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Inspiring Middle School Readers & Writers

2 Mar

Today is Read Across America Day, a celebration of reading on Dr. Seuss’ birthday. Some students in my class will truly read across America in a Skype reading session with students in Madison, Wisconsin and Portland, Maine. The high point for me was yesterday when I took my last period class to hear Rosanne Parry talk about her writing life.

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I first met Rosanne when her first book, The Heart of a Shepherd,  came out. Her dad came by the school to drop off some copies of her book and let me know she had attended our school when she was young. A published alumnus, I thought, we must get her in! And so we did.

I saw her around at bookish functions and at school board meetings where she lobbied hard on behalf of school librarians. I am now at a new school and Rosanne has just published her fourth book, Turn of the Tide.  When I heard she was coming, I jumped at the opportunity to take my class.

She started off by telling the stories that inspired each of her novels.She told of a college trip to Eastern Oregon where you left you key in the car’s ignition in case someone came by and needed it. She told of her experiences teaching in the Olympic Peninsula at a school operated by the Quinault Indian Nation and of the history of whale fishing among the Makah.

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She talked about the difficulty of navigating the Columbia River Bar. She held the rapt attention of the students as she retold the story of an American army captain visiting with Russian soldiers in the former East Germany, after the Berlin Wall fell. I’m sure they were all visualizing naked Russian men running down the street wearing each other’s prosthetics. I was most touched at how she teared up when she described the hardships these men had suffered during the Siege of Stalingrad.

She truly showed the students how a slice of life can be an inspiration for their writing.

A heavenly evening

5 Feb

Marissa Meyer came to Powells yesterday to promote  Stars Above, a Lunar Chronicles story collection.

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My teaching partner, Nina, and I had told the kids about the event and announced that we’d be there. Knowing the event would be busy, we arrived about 45 minutes early and it was already packed. One of our students had beat us there. She and her dad were sitting in the second row. The Powells personnel were busily handing out tickets for a drawing and setting up more chairs.Three more of our students arrived. Then a fifth. We caught sight of a sixth in the stacks. By the time Ms. Meyers arrived, all seats were filled and the stacks along the sides of the seating area were packed with fans and their parents. There was an excited buzz in the air.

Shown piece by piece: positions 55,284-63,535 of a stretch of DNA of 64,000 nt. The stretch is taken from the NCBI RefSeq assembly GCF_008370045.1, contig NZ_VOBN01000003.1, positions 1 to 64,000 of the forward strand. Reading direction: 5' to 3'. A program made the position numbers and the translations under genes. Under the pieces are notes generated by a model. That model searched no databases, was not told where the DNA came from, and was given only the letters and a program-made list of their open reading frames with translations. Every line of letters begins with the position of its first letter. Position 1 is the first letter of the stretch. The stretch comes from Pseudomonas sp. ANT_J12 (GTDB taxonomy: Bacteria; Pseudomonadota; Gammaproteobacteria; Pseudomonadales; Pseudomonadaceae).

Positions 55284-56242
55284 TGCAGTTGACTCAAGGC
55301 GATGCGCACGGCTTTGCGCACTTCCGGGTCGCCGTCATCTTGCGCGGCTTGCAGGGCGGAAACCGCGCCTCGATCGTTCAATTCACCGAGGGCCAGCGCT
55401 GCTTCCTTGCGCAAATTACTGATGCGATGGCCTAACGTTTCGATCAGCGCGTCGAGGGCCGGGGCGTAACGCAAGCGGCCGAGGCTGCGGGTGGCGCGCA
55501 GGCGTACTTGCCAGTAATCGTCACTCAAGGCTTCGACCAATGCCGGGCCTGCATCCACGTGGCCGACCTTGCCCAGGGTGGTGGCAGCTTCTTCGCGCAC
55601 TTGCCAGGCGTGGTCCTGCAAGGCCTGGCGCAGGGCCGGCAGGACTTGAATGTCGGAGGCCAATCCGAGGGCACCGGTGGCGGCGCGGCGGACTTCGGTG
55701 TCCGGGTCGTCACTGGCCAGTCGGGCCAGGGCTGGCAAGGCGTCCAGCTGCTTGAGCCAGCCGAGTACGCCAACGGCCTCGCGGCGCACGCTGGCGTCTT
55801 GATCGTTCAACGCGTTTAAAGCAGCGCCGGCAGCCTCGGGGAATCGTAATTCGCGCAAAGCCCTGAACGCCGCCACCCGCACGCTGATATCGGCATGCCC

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She began by talking about The Lunar Chronicles and her love for fairy tales. She told the audience about her love for the Disney movie The Little Mermaid. This made Nina and I laugh. We might not have been the oldest people there, but we are a lot older that Meyers, who will turn 32  later this month.

Because of her love for fairy tales, her grandmother gave  her a collection and she had us laughing at how horrified she was when she read Hans Christian Andersen’s original version of her Disney favorite. Then she told us his version, with some funny commentary.

I had my question ready when she opened the floor for questions. I don;t often ask questions in large gatherings like this, but I had a good one and I was thrilled when she called on me. I told her that I thought she’d created a fantastic villain in Levana and how much I disliked that character. So, I told her that because I disliked Levana so much, I didn’t want to read Fairest  and feel sympathy for such an evil queen. So, I asked  her to tell me why I should read it.

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She queried the audience to see how many people had read it. Then she asked them how many felt sympathetic for Levana after reading it. Not many hands stayed up. She went on to explain that her intention had not to make readers feel sympathy for Levana, but to explain what happened to her and the bad choices she made, that turned her into the evil queen I hate so much.

The other answer she gave that I really liked was to the young person who asked how to become a writer like her. Yes, she encouraged  them to read and write. What I found most significant was that she also encourage them to let themselves daydream, let their minds wander. She told them to take a walk and not think about what they are writing. She encouraged the to keep with a hobby or activity they enjoy so that, while they are engaged in it, their brain can rest from working on the story,letting the story swirl about in their subconscious so they come back to it with fresh eyes. Amazing!

Finally, it was autograph time. I can hardly wait to read my new book. And yes, I put Fairest on hold at the library. 

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Randy Ribay

YA author, teacher, nerd

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